Smithers native

Kendy: Literary rollercoaster ride

Smithers secondary grad Emily Kendy has proven she has enough to pass literary muster, while holding down day jobs.

Becoming a writer of fiction is a difficult task.

Getting your name out there takes a certain amount of bravery and Smithers secondary grad Emily Kendy has proven she has enough to pass literary muster, while holding down day jobs.

Kendy has recently thrown a short story into the latest installment of Broken Pencil’s Deathmatch, an annual online, no comments barred short story battle.

Eight authors are paired to duel with keyboards at-the-ready in separate week-long skirmishes until one story and its author remains.

Visitors to the Deathmatch website are asked to read both stories and vote for their favourite online.

Kendy’s story, Trying, about a woman in search of an affectionate partner who buys a doll-sized man at a flea market, jumped ahead in voting early on, but ultimately lost to Brittany Smith’s, Muscle Man.

“The story is partly autobiographical,” she conceded about Trying.

“I dated a very short man once upon a time.”

Kendy had attempted to submit Trying previously and had to do some retooling to get enough votes from judges to make it to the formal Deathmatch arena.

Once her round began Feb. 4 it was clear the gloves were off.

One commentator, with the moniker Emily’s BFF, wrote about Muscle Man, “If you had tried harder, or were a better writer, it wouldn’t matter that there is absolutely nothing original to your story.”

Another critic of Trying claimed Kendy used the thesaurus in every sentence making the story clunky.

And it grew more colourful from there.

Deathmatch is merely Kendy’s latest foray into fiction and writing in general.

She was encouraged by her mom to have a back-up plan if writing didn’t ultimately make ends meet.

Journalism became the back-up plan of choice for Kendy, wanting specifically to write music and entertainment pieces.

“The turnover rate for those positions is non-existent,” Kendy said.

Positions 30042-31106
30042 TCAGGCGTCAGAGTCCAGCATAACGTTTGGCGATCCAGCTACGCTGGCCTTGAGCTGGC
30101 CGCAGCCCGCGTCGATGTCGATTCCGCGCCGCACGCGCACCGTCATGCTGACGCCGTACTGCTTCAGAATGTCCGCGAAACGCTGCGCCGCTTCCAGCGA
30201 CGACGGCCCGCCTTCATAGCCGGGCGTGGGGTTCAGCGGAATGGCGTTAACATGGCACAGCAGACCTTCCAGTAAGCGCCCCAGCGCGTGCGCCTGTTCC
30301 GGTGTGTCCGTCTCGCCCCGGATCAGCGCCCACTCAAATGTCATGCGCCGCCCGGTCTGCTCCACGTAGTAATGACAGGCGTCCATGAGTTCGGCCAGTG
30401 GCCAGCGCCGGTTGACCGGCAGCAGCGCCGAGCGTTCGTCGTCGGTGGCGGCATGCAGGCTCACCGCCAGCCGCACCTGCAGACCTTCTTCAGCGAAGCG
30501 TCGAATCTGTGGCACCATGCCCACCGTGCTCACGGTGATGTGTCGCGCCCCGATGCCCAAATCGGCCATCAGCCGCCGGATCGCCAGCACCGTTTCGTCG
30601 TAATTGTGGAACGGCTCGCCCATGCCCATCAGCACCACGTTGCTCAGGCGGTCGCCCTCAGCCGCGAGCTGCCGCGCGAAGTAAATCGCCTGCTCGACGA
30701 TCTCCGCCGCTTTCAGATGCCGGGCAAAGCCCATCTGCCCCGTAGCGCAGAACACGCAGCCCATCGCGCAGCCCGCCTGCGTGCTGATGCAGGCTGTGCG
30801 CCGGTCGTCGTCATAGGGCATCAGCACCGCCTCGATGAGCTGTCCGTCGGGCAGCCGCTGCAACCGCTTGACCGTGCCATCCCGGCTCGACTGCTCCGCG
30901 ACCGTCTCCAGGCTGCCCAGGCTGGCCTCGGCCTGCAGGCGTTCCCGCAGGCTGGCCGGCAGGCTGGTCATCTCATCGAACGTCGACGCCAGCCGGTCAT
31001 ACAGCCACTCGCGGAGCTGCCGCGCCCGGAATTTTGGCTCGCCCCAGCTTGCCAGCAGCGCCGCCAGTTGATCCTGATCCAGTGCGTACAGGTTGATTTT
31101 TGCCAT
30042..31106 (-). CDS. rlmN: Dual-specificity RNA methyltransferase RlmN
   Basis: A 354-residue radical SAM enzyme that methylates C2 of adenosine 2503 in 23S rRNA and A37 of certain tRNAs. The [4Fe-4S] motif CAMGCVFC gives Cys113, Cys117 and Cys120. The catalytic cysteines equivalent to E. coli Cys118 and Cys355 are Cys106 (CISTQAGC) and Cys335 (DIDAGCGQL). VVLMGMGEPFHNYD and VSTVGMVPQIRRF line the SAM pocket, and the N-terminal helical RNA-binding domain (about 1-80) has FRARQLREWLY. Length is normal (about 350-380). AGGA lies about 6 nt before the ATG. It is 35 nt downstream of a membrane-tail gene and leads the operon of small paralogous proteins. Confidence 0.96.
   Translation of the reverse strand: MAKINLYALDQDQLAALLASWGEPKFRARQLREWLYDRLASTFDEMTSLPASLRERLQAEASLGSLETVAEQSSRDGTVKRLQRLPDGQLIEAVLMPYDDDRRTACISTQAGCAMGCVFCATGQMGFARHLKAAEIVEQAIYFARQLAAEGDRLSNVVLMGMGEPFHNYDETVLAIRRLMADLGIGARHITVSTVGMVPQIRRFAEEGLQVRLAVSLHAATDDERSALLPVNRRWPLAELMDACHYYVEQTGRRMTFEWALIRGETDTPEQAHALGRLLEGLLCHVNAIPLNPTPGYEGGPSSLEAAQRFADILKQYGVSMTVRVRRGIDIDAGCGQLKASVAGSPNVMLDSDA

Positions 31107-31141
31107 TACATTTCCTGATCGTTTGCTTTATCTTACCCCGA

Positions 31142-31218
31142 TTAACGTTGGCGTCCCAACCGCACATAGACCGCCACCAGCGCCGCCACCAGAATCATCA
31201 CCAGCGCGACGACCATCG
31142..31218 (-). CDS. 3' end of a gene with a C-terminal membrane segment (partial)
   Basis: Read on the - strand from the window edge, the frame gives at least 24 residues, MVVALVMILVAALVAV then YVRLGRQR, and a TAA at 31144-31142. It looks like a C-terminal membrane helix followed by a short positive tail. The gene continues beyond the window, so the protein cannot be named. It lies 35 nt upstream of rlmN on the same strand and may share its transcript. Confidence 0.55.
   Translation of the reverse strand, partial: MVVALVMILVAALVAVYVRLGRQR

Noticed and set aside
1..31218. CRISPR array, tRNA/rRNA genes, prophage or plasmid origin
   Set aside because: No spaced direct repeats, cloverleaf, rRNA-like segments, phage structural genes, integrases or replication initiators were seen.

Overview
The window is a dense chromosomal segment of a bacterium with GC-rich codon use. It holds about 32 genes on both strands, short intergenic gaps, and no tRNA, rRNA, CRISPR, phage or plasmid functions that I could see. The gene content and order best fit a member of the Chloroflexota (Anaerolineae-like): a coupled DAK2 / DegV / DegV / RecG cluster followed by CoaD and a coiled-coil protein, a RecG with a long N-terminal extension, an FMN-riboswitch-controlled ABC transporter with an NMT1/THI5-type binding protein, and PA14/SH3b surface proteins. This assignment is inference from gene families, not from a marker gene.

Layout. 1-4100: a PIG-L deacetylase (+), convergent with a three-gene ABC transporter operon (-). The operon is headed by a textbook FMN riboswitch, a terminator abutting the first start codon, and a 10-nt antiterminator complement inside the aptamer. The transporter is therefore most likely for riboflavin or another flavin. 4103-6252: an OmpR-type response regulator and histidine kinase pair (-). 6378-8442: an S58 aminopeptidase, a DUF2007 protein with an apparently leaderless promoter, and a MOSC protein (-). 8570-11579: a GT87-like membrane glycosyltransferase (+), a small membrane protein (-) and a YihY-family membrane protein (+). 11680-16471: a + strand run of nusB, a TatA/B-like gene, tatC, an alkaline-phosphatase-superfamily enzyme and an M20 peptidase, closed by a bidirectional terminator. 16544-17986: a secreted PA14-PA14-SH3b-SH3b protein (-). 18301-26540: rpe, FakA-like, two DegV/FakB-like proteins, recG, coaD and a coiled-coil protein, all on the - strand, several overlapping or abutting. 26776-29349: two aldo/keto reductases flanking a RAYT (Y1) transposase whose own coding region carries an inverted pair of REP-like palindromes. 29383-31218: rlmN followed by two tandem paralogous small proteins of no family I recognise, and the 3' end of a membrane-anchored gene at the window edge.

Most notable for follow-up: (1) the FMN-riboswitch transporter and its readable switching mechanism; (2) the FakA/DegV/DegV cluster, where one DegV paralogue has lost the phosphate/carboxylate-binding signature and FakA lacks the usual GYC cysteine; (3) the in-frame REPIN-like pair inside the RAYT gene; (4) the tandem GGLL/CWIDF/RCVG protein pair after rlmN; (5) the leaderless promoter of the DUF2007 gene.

“People seem to hold onto those jobs for dear life.”

Freelance became the only option available and she submitted to Lower Mainland publications, such as, the Georgia Straight, the Courier and Adbusters magazine, among others.

The freelance gigs were not stable enough, so when an opportunity to write for her hometown newspaper arose she took it, but only for a year because she longed for a return to the city life.

“I wrote for a series of underground music magazines,” Kendy said about her return to Vancouver.

“Which paid virtually nothing but I was having a great time.”

Eventually Kendy needed more of a stable income than writing could offer and she landed a project co-ordinator job with SolarBC.

She has since moved on and is currently business development manager for Terratek Energy Solutions in Vancouver.

But she has held true to her passion for writing all along.

She has managed to find the time to write a novel, What She Left Behind, about a woman who dropped out of journalism school to write for underground music rags and eke out whatever existence possible.

Kendy appears to follow the ‘write what you know’ adage that binds most fiction writers together.

Kendy is currently putting the finishing touches on a second novel, which is now in the editing process.

 

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